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HUFFPOST SUPER USER
OleProfessor
03:56 PM on 09/16/2011
What we needed to do was to Nationalize the major corrupted banks and reform them top to bottom as many said initially not reward them for their fraudulent bad practices...immunize them from what they'd done...then re-privatize them...
Genders
Love, Tolerance, Enlightenment
08:49 PM on 09/16/2011
Just what Sweden did before the crash, and so they avoided it and are doing well.
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10:01 PM on 09/16/2011
There's a precedent: the U.S. nationaliz­ed the railroads during WW I

http://www.archives.gov/research/guide-fed-records/groups/014.html
Records of the United States Railroad Administra­tion [USRA]

A smaller nationaliz­ation establishe­d ConRail:

http://www.archives.gov/research/guide-fed-records/groups/464.html
Records of the U.S. Railway Associatio­n [USRA]
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HUFFPOST SUPER USER
rda1911a1
God Bless John Browning
03:28 PM on 09/16/2011
hope and change yes we can!
HUFFPOST SUPER USER
Carl Caroli
I just don't understand people
03:18 PM on 09/16/2011
"...and our politicians have seemingly learned nothing "
No, they've learned that if they want to keep getting big campaign contributions and stay in office they need to do what wall street and the banks say. They've learned that it's easier to screw the American people than it is to screw wall street and the oligarchs.
03:13 PM on 09/16/2011
Oh the financial industry has learned a lot. Make really bad decisions in the short term that provide for huge bonuses and use securitization and other gimmicks to past the undue risk off to some poor chump. Threaten to take down the system so that your buddies at the Fed come bearing gifts. Take the gifts compliments of the US Taxpayer and tell the government and US taxpayers to go ***@@@ themselves if you think that they expect you to change your business practices. Hire really good lobbyists and lawyers to protect you. At worse if you get fired have that generous severance package to make sure you never, ever will need to work another day in your life.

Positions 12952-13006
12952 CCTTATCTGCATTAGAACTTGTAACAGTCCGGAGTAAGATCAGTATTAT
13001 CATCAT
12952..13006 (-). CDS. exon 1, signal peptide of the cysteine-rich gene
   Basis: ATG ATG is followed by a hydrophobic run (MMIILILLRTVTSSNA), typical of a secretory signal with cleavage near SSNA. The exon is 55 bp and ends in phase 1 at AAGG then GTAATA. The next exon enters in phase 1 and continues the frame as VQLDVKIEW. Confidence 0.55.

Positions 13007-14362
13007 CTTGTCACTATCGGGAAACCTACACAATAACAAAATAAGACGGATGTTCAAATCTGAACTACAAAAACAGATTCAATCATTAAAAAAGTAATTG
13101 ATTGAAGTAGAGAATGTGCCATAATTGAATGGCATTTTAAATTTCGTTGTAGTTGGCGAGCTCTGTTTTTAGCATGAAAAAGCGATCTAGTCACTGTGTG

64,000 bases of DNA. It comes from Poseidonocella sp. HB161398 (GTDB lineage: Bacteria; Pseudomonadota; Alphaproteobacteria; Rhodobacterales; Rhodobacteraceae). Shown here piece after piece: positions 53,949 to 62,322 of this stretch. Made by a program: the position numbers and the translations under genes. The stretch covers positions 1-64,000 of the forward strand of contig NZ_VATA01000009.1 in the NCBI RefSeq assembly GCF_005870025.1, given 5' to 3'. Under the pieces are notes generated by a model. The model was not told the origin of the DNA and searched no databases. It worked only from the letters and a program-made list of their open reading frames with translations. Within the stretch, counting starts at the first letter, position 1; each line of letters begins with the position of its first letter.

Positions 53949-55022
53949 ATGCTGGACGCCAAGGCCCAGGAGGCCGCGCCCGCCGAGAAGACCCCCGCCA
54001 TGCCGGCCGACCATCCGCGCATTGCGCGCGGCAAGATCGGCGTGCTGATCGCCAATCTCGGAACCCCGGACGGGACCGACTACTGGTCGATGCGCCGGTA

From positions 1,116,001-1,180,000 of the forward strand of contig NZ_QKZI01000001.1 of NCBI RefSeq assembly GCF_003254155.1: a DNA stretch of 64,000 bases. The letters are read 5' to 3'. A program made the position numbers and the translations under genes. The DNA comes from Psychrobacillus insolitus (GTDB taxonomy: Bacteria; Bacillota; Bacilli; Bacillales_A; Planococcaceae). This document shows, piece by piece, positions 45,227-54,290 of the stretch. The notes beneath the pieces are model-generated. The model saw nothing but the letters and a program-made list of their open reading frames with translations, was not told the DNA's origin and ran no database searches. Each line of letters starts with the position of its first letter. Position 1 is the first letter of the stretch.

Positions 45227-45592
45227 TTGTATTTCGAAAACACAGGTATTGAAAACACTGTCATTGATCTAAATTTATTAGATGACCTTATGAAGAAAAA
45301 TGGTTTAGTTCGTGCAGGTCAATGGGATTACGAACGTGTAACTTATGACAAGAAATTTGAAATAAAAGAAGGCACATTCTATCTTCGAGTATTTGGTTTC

Repeat the process all over again.
HUFFPOST SUPER USER
Robert SF
03:05 PM on 09/16/2011
I share the writer's outrage at the fact that nothing's been done to punish those who broke the economy, but I disagree that the answer is to free up business lending. That's just more supply-side nonsense, and quite ironic in the face of "we haven't learned a friggin' thing." Supply-side is economic Creationism. It doesn't work.

The problem is demand. There is not enough demand to drive the economy, an economy that increasingly needs less and less labor. And the less labor the economy needs, the less money goes into the pockets of workers, who -- and here's the key -- are also consumers. So the less money consumers have, the less they buy, and the less the economy needs to produce. But whatever the economy needs to produce in terms of goods and services, their production always, always, always needs less and less labor, and so there is a downward spiral caused by technological unemployment.

Can we increase demand? Not really, plus it's a fool's errand because the demand needed to restore lost employment increases exponentially. For example, if you cut your labor by 50%, you need a demand increase of 100% (a doubling) to restore that 50% back to work. Instead, we need to understand that we're essentially at the end of infinite exponential growth capitalism. We need to start considering steady-state capitalism.
ThoughtShaman